1 11 October 1997[13] Stade Félix-Bollaert, Lens, France   South Africa 1–1 2–1 Friendly








  1. ^ a b c "Décret du 24 juillet 1998 portant nomination à titre exceptionnel" [Decree of 24 July 1998 appointing on an exceptional basis]. Journal Officiel de la République Française (in French). 1998 (170): 11376. 25 July 1998. PREX9801916D. Retrieved 24 August 2019.
  2. ^ "Stephane Guivarc'h". ESPN. Retrieved 16 January 2019.
  3. ^ Bellwood, Tom (9 October 2009). "THE LIST: The worst strikers to have played in the Premier League, Nos 10-1". Daily Mail. London.
  4. ^ "Guivarc'h en route to Newcastle". The Independent. 12 June 1998. Retrieved 19 March 2015.
  5. ^ "Owen defines Gullit's task with hat-trick". The Independent. 30 August 1998. Retrieved 5 December 2009.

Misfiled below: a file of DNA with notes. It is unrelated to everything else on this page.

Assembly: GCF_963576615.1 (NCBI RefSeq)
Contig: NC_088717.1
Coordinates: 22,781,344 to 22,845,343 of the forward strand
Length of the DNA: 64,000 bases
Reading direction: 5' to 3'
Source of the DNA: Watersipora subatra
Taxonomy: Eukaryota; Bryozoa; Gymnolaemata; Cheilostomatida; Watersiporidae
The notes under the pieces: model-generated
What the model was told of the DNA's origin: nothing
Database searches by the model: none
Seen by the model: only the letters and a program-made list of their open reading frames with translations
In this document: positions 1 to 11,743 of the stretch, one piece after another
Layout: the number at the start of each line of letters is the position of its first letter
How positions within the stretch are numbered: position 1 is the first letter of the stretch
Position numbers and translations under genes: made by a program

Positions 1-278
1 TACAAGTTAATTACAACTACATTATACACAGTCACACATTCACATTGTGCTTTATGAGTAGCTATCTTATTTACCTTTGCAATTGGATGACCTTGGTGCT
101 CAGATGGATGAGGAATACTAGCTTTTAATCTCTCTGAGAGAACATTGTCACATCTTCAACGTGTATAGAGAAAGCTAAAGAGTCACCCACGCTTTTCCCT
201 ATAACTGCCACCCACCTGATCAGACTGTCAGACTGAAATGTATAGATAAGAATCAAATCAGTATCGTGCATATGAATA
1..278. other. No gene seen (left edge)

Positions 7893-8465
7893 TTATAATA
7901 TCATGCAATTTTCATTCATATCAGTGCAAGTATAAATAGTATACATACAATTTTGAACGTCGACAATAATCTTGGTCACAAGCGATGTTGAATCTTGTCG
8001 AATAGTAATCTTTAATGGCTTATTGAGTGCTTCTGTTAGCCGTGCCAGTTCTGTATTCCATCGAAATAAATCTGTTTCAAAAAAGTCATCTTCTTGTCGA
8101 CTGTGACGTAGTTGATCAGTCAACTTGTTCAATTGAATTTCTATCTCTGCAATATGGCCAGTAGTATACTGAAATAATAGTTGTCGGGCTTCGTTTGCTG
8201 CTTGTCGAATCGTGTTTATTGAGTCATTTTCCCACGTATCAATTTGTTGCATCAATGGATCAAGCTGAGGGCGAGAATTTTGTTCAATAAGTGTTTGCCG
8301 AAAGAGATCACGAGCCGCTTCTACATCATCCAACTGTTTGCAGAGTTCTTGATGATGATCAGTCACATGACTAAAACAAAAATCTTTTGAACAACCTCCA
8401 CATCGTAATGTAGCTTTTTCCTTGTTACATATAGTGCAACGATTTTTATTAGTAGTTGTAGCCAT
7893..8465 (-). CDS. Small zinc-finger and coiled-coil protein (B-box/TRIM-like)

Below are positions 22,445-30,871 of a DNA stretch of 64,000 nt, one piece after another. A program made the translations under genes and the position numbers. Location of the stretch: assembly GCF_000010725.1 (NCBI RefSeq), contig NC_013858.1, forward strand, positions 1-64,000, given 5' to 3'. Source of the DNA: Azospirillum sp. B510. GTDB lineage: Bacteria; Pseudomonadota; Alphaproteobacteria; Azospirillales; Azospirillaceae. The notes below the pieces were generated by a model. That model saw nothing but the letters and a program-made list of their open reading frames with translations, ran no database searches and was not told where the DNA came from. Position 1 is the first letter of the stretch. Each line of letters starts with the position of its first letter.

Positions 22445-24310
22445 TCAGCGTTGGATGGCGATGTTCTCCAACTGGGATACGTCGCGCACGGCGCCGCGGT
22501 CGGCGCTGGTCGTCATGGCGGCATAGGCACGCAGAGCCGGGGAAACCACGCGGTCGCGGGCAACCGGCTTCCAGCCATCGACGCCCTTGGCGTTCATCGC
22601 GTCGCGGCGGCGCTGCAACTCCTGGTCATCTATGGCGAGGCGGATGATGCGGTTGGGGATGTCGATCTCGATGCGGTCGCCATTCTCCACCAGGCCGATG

6. ^ "Football Heroes – A Photographic encyclopaedia of Football Heroes". 25 June 2004. Retrieved 12 September 2011.
  7. ^ "O'Leary in pounds 4m bid for Ward". The Independent. 7 November 1998. Retrieved 19 March 2015.
  8. ^ Hills, David (6 August 2000). "The 10 worst foreign signings of all time". The Guardian. London.
  9. ^ "Meet Stéphane Guivarc'h, the World Cup champ who's now a pool guy".
  10. ^ "Sacre bleu! Stephane Guivarc'h hits back after we name the Newcastle and Rangers 'star' the Premier League's worst ever striker". Daily Mail. 16 October 2009.
  11. ^ a b "Stephane Guivarc'h hits back after we name the Newcastle and Rangers 'star' the Premier League's worst ever striker". Daily Mail. London. 16 October 2009. Retrieved 12 September 2011.
  12. ^ Smyth, Rob (21 January 2009). "Football: Rob Smyth: On Second Thoughts: Serginho". The Guardian. London.
  13. ^ France v. South Africa 1997, retrieved 28 May 2019

External linksEdit